New report shows that Global North-imposed debt is locking the Global South into fossil fuels

Part of the Vaca Muerta fracking megaproject in Argentina.
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On Monday 21 August, a coalition of nonprofits urged for Global North nations and institutions to cancel the crushing debts they have imposed on Global South countries. Crucially, the campaigners said that these debts are locking indebted countries into exploiting their fossil fuel resources.

Around 35 groups, including ActionAid International and Friends of the Earth International, published a joint new report titled ‘The Debt Fossil Fuel Trap’. In it, they argued that countries such as Argentina and Mozambique may find it “impossible” to phase out fossil fuels and transition to renewable energy sources unless the debt-fossil fuel trap is resolved.

Fossil fuel debts in fracking megaproject

The report highlighted Argentina as a key example of the burden of the debt-fossil fuel trap. The country has pursued fracking in Northern Patagonia as it seeks to ease its debt crisis. Notably, this has been backed by the International Monetary Fund (IMF). As the Canary previously explained:

Since Argentina nationalised its oil company in 2012, the government has been aiming to dramatically increase the extraction and export of oil and gas. In particular, the government plans to increase petroleum exports to address the country’s spiralling debt and poverty.

Echoing this, the new report stated that:

global north powers, especially global north dominated institutions like the International Monetary Fund (IMF) and World Bank, have actively encouraged and enforced the continued reliance on commodity exporting in global south countries through, for instance, direct funding or conditions attached to loans pushing a policy prescription based on extractive development models that see natural resources, including fossil fuels, as a key opportunity for economic growth and development.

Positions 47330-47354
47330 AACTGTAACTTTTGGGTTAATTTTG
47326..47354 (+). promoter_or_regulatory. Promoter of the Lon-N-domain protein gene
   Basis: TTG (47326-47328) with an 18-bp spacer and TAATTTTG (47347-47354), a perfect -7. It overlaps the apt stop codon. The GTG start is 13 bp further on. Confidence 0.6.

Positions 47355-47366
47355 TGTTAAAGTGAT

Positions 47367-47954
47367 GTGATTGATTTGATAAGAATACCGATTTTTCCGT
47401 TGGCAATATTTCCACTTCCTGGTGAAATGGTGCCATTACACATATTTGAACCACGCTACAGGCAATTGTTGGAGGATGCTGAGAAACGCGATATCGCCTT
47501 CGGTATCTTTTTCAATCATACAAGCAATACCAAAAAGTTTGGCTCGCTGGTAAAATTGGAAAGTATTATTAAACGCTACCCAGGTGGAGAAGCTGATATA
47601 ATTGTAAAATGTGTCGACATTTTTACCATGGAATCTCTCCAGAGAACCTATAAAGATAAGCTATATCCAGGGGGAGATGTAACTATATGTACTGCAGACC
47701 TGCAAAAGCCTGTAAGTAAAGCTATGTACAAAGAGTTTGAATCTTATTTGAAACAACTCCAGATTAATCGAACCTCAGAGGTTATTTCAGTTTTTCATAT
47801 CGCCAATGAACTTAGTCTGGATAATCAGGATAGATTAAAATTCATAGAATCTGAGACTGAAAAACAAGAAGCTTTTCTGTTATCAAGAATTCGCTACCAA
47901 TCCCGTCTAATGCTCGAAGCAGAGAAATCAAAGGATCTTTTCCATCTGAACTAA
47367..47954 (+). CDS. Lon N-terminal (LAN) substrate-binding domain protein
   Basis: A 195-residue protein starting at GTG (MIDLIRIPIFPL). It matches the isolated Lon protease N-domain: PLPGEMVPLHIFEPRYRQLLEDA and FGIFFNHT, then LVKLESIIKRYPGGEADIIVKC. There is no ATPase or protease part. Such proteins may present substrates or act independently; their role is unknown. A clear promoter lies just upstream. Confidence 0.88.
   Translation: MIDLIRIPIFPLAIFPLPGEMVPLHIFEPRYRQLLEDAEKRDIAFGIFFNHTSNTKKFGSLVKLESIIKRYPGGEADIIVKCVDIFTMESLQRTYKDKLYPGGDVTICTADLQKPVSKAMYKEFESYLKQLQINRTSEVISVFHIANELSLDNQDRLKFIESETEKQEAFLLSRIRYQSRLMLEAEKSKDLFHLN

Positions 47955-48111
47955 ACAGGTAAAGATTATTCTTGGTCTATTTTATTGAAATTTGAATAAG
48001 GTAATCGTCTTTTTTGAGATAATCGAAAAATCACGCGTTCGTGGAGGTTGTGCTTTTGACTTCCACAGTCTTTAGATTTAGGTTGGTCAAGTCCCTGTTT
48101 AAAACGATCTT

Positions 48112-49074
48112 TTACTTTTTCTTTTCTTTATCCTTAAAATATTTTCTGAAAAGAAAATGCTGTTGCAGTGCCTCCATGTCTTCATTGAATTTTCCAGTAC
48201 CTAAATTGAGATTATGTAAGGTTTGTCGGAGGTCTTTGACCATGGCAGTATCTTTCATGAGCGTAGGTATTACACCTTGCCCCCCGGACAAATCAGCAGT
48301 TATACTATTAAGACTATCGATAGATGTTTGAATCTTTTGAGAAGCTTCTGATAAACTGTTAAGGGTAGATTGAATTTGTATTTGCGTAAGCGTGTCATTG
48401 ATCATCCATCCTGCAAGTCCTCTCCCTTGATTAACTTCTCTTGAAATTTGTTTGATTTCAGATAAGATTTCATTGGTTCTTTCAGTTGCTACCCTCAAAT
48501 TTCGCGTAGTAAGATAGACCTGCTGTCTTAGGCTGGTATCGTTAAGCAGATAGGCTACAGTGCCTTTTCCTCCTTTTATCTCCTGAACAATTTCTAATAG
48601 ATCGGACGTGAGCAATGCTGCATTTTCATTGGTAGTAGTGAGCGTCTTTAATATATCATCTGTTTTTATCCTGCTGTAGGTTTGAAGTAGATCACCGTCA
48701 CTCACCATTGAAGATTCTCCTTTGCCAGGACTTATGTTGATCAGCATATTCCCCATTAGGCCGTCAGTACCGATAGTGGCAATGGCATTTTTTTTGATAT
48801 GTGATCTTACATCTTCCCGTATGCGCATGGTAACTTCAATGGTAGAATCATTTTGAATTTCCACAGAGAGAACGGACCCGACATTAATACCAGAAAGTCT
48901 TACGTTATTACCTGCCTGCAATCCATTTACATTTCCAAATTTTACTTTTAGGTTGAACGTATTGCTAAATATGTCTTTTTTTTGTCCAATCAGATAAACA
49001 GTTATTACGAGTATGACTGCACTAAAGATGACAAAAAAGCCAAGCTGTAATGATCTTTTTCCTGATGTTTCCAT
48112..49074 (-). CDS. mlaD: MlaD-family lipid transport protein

Indeed, financial institutions like the World Bank and IMF have been financing and pushing the destructive Vaca Muerta fracking megaproject in the region. As the Canary detailed, Vaca Muerta is:

Read on...

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the second-largest reservoir of shale gas in the world. Additionally, it holds the fourth-largest deposits of shale oil globally. The oil field is found mostly in the Neuquén province, and spans an area the size of Belgium.

Naturally, the large-scale project has devastated the Indigenous Mapuche communities of the Patagonian region.

Meanwhile, far from resolving the country’s economic strain, has estimated that the potential societal costs of the project – such as the public health impacts, and potential oil and gas leaks – could exceed US $5.6 trillion. This would amount to 13 times Argentina’s enormous national debt.

Of course, Global North fossil fuel majors like TotalEnergies also turn a profit through operations in the destructive Vaca Muerta fracking fields.

Funneling finance to fossil fuels

In addition, the new analysis also pointed out that many Global North countries:

continue to finance fossil fuel projects, often through loans, adding to debt burdens and keeping countries locked into fossil fuel production.